Electricity produced from biomass is called biopower. Biopower is today, after nuclear- and hydropower, the fourth largest source of electricity in Sweden.

Biopower is produced by biomass, usually wood fuels, burning in a furnaceconnected to a boiler. This occurs in a CHP-plant. The heat generated is used to heat the water vapor which in turnmakes the turbine rotate, and electricity can be generated. The excess heat is distributed through a district heatingnetwork to homes and industrial users.

It is as easy as it sounds – Bioenergy delivers electricity and heat!

Together with the magazine Bioenergi, we produce a map over all the biopower production units in Sweden. This map shows biopower production at 209 locations, and another 20 planned units.

Igelsta Söderenergi

Söderenergi. Igelsta CHP plant is the second largest biomass fired CHP plant for heat and electricity. Photo: Stig Almqvist

Advantages with biopower

Biopower has a number of advantages, besides the obvious one, that it is renewable:

  • Biopower is produced in the high demand season, from autumn to spring. In Sweden a substantial amount of electricity is used for heating purposes, and therefore electricity comsumption is lower in the summer. Furthermore, industrial consumption of electricity is lower in the summer season when many plants close for vacation periods and maintenance. Biopower in CHPs in district heating produce most during the period October–April. A result of this production pattern is that the producers can get a good price for biopower and that the production helps to cut costs for consumers.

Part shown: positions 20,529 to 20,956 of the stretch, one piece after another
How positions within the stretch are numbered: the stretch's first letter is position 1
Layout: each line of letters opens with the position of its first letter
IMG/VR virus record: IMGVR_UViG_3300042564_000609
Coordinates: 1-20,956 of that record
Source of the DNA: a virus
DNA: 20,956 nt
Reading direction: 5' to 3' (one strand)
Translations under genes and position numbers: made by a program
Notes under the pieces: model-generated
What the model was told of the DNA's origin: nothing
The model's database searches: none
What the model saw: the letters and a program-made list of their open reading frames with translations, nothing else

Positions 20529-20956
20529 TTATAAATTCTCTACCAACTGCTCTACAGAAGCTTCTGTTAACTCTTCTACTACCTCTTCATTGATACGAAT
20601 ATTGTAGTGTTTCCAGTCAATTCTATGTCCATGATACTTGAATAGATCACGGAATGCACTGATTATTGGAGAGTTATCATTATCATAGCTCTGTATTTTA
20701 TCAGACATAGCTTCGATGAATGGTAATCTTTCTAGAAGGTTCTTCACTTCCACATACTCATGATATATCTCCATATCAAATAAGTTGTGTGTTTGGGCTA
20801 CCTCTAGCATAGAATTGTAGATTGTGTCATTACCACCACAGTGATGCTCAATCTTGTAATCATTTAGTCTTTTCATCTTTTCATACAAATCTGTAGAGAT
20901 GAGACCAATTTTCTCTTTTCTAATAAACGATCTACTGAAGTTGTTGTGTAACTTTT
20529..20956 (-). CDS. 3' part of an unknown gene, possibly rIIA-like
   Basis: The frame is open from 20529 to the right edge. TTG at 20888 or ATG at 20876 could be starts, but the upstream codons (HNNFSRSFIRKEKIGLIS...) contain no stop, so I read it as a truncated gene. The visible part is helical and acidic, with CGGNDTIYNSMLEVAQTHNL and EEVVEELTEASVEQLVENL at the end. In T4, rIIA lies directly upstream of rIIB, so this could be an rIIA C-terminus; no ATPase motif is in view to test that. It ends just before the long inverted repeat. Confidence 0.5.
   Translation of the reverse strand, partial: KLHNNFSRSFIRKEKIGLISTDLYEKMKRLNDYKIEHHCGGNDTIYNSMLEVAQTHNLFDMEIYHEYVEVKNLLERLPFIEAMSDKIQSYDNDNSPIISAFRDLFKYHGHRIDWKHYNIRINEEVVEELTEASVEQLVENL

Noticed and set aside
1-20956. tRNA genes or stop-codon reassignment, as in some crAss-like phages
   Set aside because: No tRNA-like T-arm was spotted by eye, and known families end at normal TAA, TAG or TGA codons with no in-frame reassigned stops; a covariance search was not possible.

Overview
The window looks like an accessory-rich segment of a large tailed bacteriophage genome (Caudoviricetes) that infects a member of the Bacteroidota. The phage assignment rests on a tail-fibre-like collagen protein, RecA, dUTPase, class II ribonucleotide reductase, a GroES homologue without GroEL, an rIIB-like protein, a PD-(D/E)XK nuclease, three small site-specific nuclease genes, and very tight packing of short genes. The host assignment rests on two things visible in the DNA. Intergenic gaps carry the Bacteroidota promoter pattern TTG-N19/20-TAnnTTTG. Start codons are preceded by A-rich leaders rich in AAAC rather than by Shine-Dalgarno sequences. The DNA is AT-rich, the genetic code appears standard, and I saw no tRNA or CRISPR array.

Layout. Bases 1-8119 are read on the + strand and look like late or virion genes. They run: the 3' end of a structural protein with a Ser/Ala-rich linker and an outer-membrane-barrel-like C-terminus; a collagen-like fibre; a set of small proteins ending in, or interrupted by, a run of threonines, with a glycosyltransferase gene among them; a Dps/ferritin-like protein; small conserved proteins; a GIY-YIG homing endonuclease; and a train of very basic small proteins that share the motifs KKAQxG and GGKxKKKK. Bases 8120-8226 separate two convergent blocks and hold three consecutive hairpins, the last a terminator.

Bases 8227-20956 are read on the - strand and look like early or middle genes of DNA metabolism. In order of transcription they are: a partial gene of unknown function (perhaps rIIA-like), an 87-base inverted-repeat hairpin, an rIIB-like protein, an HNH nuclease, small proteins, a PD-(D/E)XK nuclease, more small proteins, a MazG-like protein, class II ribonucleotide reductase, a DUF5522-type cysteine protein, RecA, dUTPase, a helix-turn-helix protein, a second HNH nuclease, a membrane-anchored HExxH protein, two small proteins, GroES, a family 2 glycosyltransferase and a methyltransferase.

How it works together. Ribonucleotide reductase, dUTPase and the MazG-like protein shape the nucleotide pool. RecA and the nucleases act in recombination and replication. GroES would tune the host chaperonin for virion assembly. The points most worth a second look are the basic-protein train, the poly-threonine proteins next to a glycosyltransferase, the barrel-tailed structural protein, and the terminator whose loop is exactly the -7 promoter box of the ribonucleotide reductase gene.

• Biopower is produced near the consumers, and thus causes relatively low distribution losses. CHP plants are located in the larger cities and towns, and the biopower units in industry are located at plants using significant amounts of energy.
  • Biopower is produced continuously and not intermittently (like wind-power and solar power), and therefore reliable. It does not require balancing production units. On the other hand it cannot be used to balance wind-power. Large biomass CHPs are base-load units.
  • Biopower plants can use a large number of fuels and for this reason biopower is a  flexible energy source. Most of these fuels are waste or  by-products of low cost that have no other use.
  • Biopower uses well-established technologies and the risk for plant shut-downs is small. There is no risk for shut-downs for safety reasons, as with nuclear power. Also in this respect biopower can be deemed reliable.
  • Biopower production is decentralised and the power is produced in a large number of middle-size and small units. This guarantees high access and low risk for power-shortage. Compared to nuclear power this is a big advantage. Shut-down of one or two large nuclear units can create shortage on the market if it occurs at peak-load time.

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